Companies of all sizes may engage in business connected to government contracts. It is not only large, multi-national corporations that seek reimbursements for providing health care services or goods. The Department of Justice announced earlier this month that it is joining a lawsuit filed against a husband and wife team who allegedly ran a dramatic scheme to overbill Medicare for services through a process commonly referred to as “upcoding,” according to the Chicago Tribune.
The opioid epidemic has attracted nationwide attention. The Wisconsin Department of Health says that opioid overdoses took more lives than car accidents in 2015. While public officials in Wisconsin and nationwide continue to look for ways to get control over opioid abuse, the Department of Justice recently reached a partial settlement in a whistleblower lawsuit that centered around promoting opioid use. The overall lawsuit remains under seal as other defendants were not part of the recent settlement, according to the DOJ.
Dog and pony shows are not the only corporate form of seeking new business. Corporate events may go beyond generic glad-handing to attract new business. A former executive of an international medical device and medical service organization brought forward evidence that the eye care company was offering doctors lavish vacations to entice them to direct traffic to the business, according to The National Law Review.
Since 1983, Medicare has provided benefits for eligible terminally ill patients under The Medicare Hospice Benefit program, according to the National Hospice and Palliative Care Organization. The use of these services has increased in recent years, with Medicare reimbursements for hospice care exceeding $15 billion in 2015.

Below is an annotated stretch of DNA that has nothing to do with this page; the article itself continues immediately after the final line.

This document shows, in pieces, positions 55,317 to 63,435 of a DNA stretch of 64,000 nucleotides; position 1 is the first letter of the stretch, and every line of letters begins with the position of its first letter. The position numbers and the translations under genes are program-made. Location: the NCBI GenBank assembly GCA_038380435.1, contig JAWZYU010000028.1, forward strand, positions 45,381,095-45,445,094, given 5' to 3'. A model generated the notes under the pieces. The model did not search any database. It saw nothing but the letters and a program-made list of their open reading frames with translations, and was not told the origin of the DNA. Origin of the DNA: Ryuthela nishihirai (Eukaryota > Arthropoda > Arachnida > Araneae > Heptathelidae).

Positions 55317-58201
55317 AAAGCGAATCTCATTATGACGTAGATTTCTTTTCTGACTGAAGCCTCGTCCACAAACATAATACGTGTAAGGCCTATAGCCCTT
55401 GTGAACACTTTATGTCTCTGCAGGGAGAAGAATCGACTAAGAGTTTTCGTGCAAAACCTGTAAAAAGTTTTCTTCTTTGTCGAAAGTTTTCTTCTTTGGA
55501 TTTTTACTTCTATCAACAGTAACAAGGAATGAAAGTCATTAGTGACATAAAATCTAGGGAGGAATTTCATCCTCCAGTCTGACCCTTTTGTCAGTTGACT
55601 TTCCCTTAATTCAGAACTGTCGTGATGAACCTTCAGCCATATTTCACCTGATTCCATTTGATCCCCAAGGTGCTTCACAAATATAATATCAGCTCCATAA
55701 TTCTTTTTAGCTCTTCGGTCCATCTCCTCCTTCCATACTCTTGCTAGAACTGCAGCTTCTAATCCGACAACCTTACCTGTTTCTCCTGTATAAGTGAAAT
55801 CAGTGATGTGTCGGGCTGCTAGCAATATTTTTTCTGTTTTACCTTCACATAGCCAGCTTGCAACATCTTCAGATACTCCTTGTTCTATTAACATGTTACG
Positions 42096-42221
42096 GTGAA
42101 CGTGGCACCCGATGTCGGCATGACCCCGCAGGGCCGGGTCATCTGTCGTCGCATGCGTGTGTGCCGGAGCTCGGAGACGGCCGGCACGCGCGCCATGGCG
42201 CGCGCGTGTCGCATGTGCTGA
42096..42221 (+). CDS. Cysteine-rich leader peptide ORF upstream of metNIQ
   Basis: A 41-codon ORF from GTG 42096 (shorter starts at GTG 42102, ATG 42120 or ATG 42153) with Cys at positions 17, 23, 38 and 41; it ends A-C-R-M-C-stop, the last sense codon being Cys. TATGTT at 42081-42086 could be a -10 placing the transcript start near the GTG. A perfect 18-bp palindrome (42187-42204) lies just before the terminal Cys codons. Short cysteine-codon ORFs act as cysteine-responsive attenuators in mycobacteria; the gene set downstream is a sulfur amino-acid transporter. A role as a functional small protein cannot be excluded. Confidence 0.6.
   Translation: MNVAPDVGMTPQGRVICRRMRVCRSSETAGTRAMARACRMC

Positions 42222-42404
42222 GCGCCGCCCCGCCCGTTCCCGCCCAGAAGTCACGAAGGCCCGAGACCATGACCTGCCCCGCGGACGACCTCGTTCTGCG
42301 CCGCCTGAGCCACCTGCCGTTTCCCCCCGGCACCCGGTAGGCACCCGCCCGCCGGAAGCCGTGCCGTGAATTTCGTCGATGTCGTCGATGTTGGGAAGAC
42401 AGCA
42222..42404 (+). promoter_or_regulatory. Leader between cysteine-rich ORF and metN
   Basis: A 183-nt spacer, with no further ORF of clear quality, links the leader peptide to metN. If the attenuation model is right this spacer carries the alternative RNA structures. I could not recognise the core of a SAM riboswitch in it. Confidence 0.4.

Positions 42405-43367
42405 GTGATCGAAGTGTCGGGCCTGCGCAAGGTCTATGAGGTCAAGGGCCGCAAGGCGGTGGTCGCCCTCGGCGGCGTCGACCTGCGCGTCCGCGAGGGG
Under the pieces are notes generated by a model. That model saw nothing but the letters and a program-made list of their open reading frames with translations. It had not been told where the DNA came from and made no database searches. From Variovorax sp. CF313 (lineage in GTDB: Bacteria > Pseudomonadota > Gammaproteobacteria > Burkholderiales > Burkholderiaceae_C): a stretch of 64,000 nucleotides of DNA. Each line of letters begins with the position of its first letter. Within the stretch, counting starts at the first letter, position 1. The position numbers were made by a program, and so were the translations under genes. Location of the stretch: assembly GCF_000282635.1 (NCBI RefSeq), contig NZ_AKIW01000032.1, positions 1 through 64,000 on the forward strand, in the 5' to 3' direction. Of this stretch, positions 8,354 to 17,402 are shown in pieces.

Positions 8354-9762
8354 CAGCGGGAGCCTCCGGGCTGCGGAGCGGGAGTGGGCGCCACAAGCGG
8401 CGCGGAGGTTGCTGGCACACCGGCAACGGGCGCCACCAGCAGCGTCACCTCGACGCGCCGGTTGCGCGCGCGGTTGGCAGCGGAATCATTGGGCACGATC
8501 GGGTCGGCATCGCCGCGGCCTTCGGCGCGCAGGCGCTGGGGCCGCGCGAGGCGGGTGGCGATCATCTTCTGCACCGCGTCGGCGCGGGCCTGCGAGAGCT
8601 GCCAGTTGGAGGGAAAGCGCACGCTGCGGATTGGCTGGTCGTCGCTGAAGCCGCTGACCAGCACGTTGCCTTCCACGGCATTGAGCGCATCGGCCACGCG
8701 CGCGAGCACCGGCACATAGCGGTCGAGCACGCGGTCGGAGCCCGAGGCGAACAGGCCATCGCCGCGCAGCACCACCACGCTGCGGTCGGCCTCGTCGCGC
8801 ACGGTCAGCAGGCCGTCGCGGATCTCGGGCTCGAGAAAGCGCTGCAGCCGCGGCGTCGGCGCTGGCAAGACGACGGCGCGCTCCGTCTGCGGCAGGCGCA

Office workers in the pharmaceutical industry, employees of companies that do business with the government - and more and more frequently today billing professionals, nurses or other healthcare workers - may notice anomalies or excesses in bills sent to the United States government. Medicaid and Medicare provide substantial sums of money as reimbursement to hospitals, doctor's offices, clinics and other healthcare resources each year.
A former analyst at Duke University says in a federal lawsuit that the institution and faculty members falsified research to unlawfully obtain federal grants to conduct medical research. In the recent whistleblower claim against Duke University, the whistleblower says that a researcher manipulated research results and data to obtain up to $200 million in federal grant money from such agencies as the National Institutes of Health and the Environmental protection agency. Included in the lawsuit are University officials, who the whistleblower says acted negligently in supervising the research faculty member.